Allergic asthma is characterized by airway eosinophilia, increased mucin production and allergen-specific IgE. Fc gamma receptor IIb (FcγRIIb), an inhibitory IgG receptor, has recently emerged as a negative regulator of allergic diseases like anaphylaxis and allergic rhinitis. However, no studies to date have evaluated its role in allergic asthma. Our main objective was to study the role of FcγRIIb in allergic lung inflammation. We used a murine model of allergic airway inflammation. Inflammation was quantified by BAL inflammatory cells and airway mucin production. FcγRIIb expression was measured by qPCR and flow cytometry and the cytokines were quantified by ELISA. Compared to wild type animals, FcγRIIb deficient mice mount a vigorous allergic lung inflammation characterized by increased bronchoalveolar lavage fluid cellularity, eosinophilia and mucin content upon ragweed extract (RWE) challenge. RWE challenge in sensitized mice upregulated FcγRIIb in the lungs. Disruption of IFN-γ gene abrogated this upregulation. Treatment of naïve mice with the Th1-inducing agent CpG DNA increased FcγRIIb expression in the lungs. Furthermore, treatment of sensitized mice with CpG DNA prior to RWE challenge induced greater upregulation of FcγRIIb than RWE challenge alone. These observations indicated that RWE challenge upregulated FcγRIIb in the lungs by IFN-γ- and Th1-dependent mechanisms. RWE challenge upregulated FcγRIIb on pulmonary CD14+/MHC II+ mononuclear cells and CD11c+ cells. FcγRIIb deficient mice also exhibited an exaggerated RWE-specific IgE response upon sensitization when compared to wild type mice. We propose that FcγRIIb physiologically regulates allergic airway inflammation by two mechanisms: 1) allergen challenge mediates upregulation of FcγRIIb on pulmonary CD14+/MHC II+ mononuclear cells and CD11c+ cells by an IFN-γ dependent mechanism; and 2) by attenuating the allergen specific IgE response during sensitization. Thus, stimulating FcγRIIb may be a therapeutic strategy in allergic airway disorders.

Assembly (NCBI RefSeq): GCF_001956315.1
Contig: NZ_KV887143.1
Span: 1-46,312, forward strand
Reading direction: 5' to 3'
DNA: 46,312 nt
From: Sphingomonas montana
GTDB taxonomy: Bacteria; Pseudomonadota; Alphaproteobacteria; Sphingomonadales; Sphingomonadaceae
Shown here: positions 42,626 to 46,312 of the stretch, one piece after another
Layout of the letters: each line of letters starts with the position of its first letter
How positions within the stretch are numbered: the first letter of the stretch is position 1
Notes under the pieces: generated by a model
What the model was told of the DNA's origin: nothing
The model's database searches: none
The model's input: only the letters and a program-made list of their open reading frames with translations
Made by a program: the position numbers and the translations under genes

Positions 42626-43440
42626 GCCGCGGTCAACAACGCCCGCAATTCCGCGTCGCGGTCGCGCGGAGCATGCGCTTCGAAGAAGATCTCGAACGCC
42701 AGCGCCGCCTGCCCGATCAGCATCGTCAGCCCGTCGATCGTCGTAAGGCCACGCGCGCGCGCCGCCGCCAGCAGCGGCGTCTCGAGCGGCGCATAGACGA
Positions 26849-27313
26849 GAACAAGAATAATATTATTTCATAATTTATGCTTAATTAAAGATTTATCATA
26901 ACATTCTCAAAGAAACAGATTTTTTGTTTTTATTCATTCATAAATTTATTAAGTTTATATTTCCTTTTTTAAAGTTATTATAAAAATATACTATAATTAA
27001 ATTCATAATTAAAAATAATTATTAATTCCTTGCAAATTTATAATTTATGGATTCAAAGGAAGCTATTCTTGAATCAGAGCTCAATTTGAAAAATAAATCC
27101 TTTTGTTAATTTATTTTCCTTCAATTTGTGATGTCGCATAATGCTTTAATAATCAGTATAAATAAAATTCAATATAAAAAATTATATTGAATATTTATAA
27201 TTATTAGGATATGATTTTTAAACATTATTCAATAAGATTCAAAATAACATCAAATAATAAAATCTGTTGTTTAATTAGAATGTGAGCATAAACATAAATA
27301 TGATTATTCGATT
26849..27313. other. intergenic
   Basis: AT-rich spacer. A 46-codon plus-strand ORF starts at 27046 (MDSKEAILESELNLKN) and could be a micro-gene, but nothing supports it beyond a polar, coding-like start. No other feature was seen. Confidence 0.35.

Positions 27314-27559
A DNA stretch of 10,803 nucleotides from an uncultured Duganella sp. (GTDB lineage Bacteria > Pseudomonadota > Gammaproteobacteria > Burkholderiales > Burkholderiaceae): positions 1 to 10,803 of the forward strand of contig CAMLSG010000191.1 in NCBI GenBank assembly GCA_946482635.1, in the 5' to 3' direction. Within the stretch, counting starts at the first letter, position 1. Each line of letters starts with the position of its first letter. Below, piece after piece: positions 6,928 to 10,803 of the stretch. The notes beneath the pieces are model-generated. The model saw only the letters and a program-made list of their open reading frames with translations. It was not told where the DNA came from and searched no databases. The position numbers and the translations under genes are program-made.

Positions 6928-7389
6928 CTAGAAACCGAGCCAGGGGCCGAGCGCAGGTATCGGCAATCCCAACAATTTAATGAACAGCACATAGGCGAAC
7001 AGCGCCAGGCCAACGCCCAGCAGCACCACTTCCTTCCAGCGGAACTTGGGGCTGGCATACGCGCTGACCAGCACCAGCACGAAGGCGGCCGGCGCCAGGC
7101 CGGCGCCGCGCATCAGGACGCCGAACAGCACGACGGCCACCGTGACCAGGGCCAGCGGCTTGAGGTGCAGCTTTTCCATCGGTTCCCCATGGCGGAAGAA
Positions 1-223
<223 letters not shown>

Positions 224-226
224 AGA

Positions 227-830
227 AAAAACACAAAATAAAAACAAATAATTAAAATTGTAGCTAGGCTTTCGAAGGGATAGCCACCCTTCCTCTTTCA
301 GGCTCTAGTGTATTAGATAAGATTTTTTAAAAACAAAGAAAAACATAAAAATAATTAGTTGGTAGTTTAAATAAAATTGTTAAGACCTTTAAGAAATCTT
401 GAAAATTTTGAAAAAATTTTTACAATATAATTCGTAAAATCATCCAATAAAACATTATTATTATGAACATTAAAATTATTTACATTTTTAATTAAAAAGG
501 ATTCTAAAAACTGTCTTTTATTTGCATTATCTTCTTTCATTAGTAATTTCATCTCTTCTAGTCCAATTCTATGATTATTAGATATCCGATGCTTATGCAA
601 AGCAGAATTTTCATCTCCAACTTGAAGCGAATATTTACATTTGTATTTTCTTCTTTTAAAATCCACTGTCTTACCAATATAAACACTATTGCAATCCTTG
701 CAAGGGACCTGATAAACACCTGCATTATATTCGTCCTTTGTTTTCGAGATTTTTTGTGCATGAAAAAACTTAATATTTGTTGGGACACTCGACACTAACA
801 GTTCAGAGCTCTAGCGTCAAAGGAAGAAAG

Asthma is associated with airway hyperresponsiveness and enhanced T-cell number/activity on one hand and increased levels of exhaled nitric oxide (NO) with expression of inducible NO synthase (iNOS) on the other hand. These findings are in paradox, as NO also relaxes airway smooth muscle and has immunosuppressive properties. The exact role of the endothelial NOS (eNOS) isoform in asthma is still unknown. We hypothezised that a delicate regulation in the production of NO and its bioactive forms by eNOS might be the key to the pathogenesis of asthma.
The contribution of eNOS on the development of asthmatic features was examined. We used transgenic mice that overexpress eNOS and measured characteristic features of allergic asthma after sensitisation and challenge of these mice with the allergen ovalbumin.
eNOS overexpression resulted in both increased eNOS activity and NO production in the lungs. Isolated thoracic lymph nodes cells from eNOS overexpressing mice that have been sensitized and challenged with ovalbumin produced significantly less of the cytokines IFN-γ, IL-5 and IL-10. No difference in serum IgE levels could be found. Further, there was a 50% reduction in the number of lymphocytes and eosinophils in the lung lavage fluid of these animals. Finally, airway hyperresponsiveness to methacholine was abolished in eNOS overexpressing mice.